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How to Start a Vegetable Garden: Planning

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Interested in learning how to start a vegetable garden? Maybe you’ve been scanning Pinterest and came across lovely images of lush green gardens brimming with fresh vegetables, fruit, and herbs. Surely those gardens only belong to master gardeners or Martha Stewart, right? Wrong. Anyone, including you, can successfully grow a garden, and there’s no need to have a spare acre of land to do it in.

Raised bed garden with green lettuces

Whatever the size of your yard, or balcony, you can grow good things right where you live. (Unless you live in Siberia, then I honestly have no idea…) There’s no magic gift that only a select few people possess for growing a garden. Even if your last houseplant died a miserable and messy death of overwatering, chances are, you can still get something growing and be able to reap the rewards. All it takes is a little planning.affiliate link policy

Where to Begin Garden Planning?

If you’ve never gardened before, or if it’s simply been a while, you might not be sure where to begin with a vegetable garden. Even though it may not be time to buy seeds and plants yet, there’s still garden planning to do before the actual planting. So here are some simple steps to help you get started:

Complete Garden Planner

What kind of a garden do you want?

Before you can start a vegetable garden, you’ll need to decide what type of garden you’d like. Choose from a row (traditional), raised bed  (need to build a bed? Here’s a tutorial.), or container garden. The space you have available may determine what type of garden you choose, as well as what you may want to grow, but here’s some info on each:   

Row Garden– Think about your grandmother’s garden. This is your traditional garden with rows tilled directly into the ground and planted. It’s wonderful if you’re planning to grow lots of produce in order to put some away for use in later seasons. And you can certainly use the space to try your hand at all kinds of varieties of vegetables, fruits, and herbs.

Pros– no need to build beds, easy to walk through, low start up cost.

Cons– tiller most likely required, can flood if rains are very heavy, grass/weeds can easily infiltrate, and that means more work for you.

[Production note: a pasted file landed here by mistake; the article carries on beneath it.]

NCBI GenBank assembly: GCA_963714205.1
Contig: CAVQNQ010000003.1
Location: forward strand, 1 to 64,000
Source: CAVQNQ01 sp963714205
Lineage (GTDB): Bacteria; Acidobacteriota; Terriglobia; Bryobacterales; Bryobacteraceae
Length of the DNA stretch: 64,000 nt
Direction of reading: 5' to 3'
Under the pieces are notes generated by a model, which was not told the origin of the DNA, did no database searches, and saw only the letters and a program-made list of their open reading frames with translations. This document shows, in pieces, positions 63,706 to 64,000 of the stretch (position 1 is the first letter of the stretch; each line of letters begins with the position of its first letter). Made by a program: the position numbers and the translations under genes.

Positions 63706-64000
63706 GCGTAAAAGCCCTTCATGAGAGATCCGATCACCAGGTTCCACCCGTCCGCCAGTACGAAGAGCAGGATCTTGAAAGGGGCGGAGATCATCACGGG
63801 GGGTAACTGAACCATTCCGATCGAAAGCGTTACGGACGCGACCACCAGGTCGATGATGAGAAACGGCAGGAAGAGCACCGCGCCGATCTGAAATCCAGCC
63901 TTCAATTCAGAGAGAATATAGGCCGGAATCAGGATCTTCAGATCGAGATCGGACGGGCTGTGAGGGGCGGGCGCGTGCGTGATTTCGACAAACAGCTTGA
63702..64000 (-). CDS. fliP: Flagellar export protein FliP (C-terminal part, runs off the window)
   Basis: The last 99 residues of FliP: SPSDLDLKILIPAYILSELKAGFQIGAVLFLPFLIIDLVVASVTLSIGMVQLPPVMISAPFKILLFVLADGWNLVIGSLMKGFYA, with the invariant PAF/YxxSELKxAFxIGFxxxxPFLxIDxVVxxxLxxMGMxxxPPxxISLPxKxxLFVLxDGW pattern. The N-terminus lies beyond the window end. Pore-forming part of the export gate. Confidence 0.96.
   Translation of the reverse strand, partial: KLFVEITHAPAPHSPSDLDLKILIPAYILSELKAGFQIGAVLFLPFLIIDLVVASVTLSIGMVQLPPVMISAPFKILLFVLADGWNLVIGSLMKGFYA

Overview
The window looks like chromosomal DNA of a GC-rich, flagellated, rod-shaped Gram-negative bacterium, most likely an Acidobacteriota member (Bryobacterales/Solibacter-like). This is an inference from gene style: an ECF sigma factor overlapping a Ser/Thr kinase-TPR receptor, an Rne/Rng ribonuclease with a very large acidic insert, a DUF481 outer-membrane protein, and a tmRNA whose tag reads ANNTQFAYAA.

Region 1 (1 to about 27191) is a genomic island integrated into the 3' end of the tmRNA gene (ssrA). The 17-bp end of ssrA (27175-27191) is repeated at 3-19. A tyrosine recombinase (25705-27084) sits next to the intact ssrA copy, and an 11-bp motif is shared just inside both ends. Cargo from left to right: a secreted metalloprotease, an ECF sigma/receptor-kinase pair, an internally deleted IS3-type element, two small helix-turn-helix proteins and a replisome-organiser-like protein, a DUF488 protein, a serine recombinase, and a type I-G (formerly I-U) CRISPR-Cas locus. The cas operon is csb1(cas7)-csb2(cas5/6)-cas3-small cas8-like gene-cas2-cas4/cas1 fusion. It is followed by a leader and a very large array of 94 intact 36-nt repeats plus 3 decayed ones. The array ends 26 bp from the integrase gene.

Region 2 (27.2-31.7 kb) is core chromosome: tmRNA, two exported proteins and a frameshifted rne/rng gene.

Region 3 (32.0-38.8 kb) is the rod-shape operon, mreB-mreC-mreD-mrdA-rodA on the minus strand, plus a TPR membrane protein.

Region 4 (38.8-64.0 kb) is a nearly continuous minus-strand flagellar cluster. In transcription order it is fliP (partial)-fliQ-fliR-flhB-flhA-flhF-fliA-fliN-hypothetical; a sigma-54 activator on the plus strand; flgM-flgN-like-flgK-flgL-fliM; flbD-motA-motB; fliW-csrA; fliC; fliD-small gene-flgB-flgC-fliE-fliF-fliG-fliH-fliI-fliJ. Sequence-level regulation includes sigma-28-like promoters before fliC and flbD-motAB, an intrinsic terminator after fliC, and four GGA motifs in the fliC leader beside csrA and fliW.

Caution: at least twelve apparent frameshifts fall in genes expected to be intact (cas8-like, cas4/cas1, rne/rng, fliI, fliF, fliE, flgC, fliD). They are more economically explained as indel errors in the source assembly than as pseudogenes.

martha stewart's vegetable garden

Cantitoe Corners: Martha’s vegetable garden

 
 
                                                    

Raised Bed Garden– These gardens are usually square or rectangular “boxes” filled with soil, and plants are grown in either rows or square-foot method (my personal fav!). They can be placed just about anywhere, sun permitting, and are great for newer and more experienced gardeners alike.

Pros– fewer weeds to manage, grass won’t creep in, no tilling required. They’re also easy to fit into smaller yards. This is perfect for those who just want to try their hand at gardening.

Cons– expense of building/buying the frame and adding soil (try my DIY Potting Soil recipe to fill a raised bed). And if you’re looking to grow lots and lots of vegetables to put away for winter, you’ll have to get more creative when using raised beds. 

raised bed garden
Container Garden– These are gardens composed of a variety of pots and containers where various plants are grown. This is a perfect idea for those with small spaces and balconies.
Pros– easy to manage, visually appealing if pots coordinate, little weeding needed.
Cons-cost of purchasing pots and potting soil, limited space, can’t grow a large variety of plants.
 
Need some help on what to grow in container gardens? Check out my recommendations!  And a container salad garden is always a great way to dip your thumb into the arena of container gardening!        
 
container garden
 

Where to place your garden? 

Gardens of course need a good amount of sunlight and water. So you’ll naturally want it in an area in your yard that gets sun most of the day. (Consider making a sun map of your yard if you haven’t already.) You’ll also want to consider its distance from the nearest spigot. Who wants to carry water by hand to the garden? The convenience factor of water and what area gets the best sun will be some of the most important factors to consider.
 
Also consider what’s closest to your sightline and usual walking area. The saying “out of sight, out of mind” could also apply to gardens. If you place your garden area in your side yard, a place where you don’t often go, then chances are you may forget about it and not give it the TLC it needs. So consider the layout of your yard, and your usual yard habits. This will go far in this first step of garden planning to help you determine what type of garden to grow and where. 
 

What if you change your mind? 

That’s okay! There’s beauty and flexibility in gardening. We initially began row gardening in our backyard, but the weeds and lack of time able to spend maintaining it caused us to rethink. We now have a combination of raised beds and containers, and it’s perfect for us! I’d still consider a full row garden in the future, but for now, we’ll be sticking with raised beds. 

 

Want a free kitchen garden planner? Submit your email below, and I’ll send it to you:.

 
 
So what type of garden are you planning to grow this year? I’d love to hear about your gardening plans! Once you’ve decided on the type of garden you’d like to grow, head over to How to Plant a Vegetable Garden.
 

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